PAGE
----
Homing In

East meets west in kid kit

SAT 11/15

A chipped Indian teacup, a talking Filipino fish, and a visit to Vietnam. Find out how they trigger trips back in time to places of ancestral origins when Eastwind Books hosts New Asian Voices: A Children’s Book Event, featuring three Asian-American authors published by Children’s Book Press. In Chachaji’s Cup, Uma Krishnaswami describes how young Neel enjoys hearing Chachaji reminisce about his homeland at teatime. But when he fractures his great-uncle’s favorite teacup, he learns how the 1947 partition of India and Pakistan split a country asunder and fragmented his family. Anthony Robles (pictured) tells the tale of Lakas and the Manilatown Fish, the first-ever bilingual English-Tagalog story set in the United States. After the lively, loquacious creature leaps out of its tank, Lakas, a Filipino-American boy, his father, and a cast of eccentric Manilatown characters follow it down Kearny Street and all the way to San Francisco Bay in a symbolic journey to their communal Philippine past. How can you go back home to a place you’ve never been? Truong Tran’s Going Home, Coming Home recounts how when Ami Chi traveled to meet her grandmother for the first time in Vietnam, where her parents were born, she discovered what it means to call two places home.Listen to the authors read their stories on Saturday starting at 2 p.m. Eastwind Books is located at 2066 University Avenue in Berkeley. For more information on the free event, call 510-548-2350 or visit EWBB.com — Pat Katzmann

Sun 11/16

Early Times

“Nothing good comes of men in barracks,” Rudyard Kipling wrote. Thankfully, not all of his writings convey such ennui. In Just So Stories, Kipling told how the leopard got its spots, the elephant his trunk, and how King Solomon’s wife taught her fellow queens a lesson while her husband was off messing with some butterflies. It’s all done with a magical sense of whimsy and poetry that both you and your kids will love, and the California Theater Center presents its version of the stories this weekend at Ohlone College’s Smith Center in Fremont. The show starts at 2 p.m. and you can meet the cast at a post-show reception. Tickets cost $6 for youth under 18, $12 for adults, from 510-659-6031. — Stefanie Kalem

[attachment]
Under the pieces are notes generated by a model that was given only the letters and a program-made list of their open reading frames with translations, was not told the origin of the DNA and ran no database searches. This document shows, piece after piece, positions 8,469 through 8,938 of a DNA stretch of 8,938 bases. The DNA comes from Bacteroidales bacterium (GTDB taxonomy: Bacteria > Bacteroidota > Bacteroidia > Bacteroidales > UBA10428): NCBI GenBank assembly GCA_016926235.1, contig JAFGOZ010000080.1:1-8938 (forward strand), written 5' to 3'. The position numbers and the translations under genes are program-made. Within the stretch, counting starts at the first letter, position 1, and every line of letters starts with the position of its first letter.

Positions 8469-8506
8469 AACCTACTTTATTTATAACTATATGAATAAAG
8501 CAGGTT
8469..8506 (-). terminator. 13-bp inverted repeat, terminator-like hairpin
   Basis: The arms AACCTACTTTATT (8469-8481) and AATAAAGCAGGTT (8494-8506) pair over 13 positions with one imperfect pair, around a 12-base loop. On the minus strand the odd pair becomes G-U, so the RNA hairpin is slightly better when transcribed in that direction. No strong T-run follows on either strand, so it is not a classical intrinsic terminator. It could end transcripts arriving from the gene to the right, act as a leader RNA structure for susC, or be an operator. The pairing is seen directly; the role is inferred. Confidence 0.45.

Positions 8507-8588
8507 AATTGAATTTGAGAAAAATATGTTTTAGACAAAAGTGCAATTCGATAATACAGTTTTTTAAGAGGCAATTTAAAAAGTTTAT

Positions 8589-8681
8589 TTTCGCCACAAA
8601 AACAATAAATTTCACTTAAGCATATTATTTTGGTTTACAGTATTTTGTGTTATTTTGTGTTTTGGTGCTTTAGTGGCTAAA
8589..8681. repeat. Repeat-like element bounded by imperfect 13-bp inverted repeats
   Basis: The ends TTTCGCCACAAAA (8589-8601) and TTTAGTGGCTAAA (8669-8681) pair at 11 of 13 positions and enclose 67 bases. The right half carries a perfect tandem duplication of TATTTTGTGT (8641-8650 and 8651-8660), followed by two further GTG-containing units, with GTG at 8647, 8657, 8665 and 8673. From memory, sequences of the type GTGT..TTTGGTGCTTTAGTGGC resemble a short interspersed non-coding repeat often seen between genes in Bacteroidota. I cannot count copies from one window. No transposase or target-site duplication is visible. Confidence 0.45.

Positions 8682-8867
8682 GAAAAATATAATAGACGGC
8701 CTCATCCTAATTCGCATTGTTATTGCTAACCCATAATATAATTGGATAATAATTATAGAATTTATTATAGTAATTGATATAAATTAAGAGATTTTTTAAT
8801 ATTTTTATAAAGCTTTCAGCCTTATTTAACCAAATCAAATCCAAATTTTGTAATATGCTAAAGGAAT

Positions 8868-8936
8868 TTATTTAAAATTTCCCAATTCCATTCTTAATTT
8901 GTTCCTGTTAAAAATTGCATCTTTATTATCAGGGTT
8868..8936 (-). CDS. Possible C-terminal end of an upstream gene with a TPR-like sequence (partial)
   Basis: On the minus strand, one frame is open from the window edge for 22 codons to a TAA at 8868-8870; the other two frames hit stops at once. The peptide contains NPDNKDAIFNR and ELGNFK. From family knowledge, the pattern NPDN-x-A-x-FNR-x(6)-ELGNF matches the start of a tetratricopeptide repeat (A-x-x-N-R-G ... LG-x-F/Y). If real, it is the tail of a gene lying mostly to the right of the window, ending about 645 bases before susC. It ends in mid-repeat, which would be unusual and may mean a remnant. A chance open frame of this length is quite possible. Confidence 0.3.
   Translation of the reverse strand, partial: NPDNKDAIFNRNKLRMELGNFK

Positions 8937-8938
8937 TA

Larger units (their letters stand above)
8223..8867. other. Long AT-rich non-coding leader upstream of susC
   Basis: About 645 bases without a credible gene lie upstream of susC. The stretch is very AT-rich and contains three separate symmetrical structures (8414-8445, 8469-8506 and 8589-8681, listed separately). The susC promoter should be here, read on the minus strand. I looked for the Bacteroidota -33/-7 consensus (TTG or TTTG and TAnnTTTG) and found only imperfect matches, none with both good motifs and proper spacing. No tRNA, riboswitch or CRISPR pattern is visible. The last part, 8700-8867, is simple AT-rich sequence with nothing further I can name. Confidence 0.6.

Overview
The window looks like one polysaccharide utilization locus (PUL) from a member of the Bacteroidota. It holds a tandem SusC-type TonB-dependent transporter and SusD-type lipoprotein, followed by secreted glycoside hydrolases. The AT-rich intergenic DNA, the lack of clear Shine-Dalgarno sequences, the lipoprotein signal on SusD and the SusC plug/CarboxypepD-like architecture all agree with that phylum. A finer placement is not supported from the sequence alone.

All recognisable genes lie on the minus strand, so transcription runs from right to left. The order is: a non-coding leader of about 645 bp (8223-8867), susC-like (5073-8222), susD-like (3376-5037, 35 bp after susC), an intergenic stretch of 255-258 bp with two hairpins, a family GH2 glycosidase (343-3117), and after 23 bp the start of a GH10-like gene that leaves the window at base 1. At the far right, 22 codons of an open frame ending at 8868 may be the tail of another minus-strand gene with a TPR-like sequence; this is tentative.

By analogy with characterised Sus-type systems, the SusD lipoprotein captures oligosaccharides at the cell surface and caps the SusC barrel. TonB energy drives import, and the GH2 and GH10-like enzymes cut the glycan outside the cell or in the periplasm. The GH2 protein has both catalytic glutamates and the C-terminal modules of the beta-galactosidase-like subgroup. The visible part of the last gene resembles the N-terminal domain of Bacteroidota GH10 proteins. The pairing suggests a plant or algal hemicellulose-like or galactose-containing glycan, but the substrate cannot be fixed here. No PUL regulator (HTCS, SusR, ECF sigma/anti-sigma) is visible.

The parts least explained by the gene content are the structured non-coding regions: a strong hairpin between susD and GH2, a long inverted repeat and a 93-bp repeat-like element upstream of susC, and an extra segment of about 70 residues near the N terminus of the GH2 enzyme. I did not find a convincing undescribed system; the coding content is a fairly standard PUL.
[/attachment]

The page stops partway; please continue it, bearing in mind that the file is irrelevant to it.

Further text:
Sun 11/16

Seed It

Free the seeds in Berkeley

If you thought the only seeds anyone in People’s Park cared about were of the hemp variety, naturalist Terri Compost is here to show you — okay, well, your kids — the way. Little folks age four to ten are invited to the Play Area in the east end of the park for Seed Games, wherein Compost (yes, her real name) will be doing her best to make plantlets fun. From 1 to 2:30 p.m., she’ll teach children to make seed mosaics, have them guess which are the Macaulay Culkins and the ugly ducklings of the seed world (as in, what pretty seeds grow up into what ugly foods, and vice versa), and more. The park is located at Haste Street and Dwight Way in Berkeley. Call 510-658-9178 for more information about this free event, or visit PeoplesPark.org for more kiddie and community events. — Stefanie Kalem

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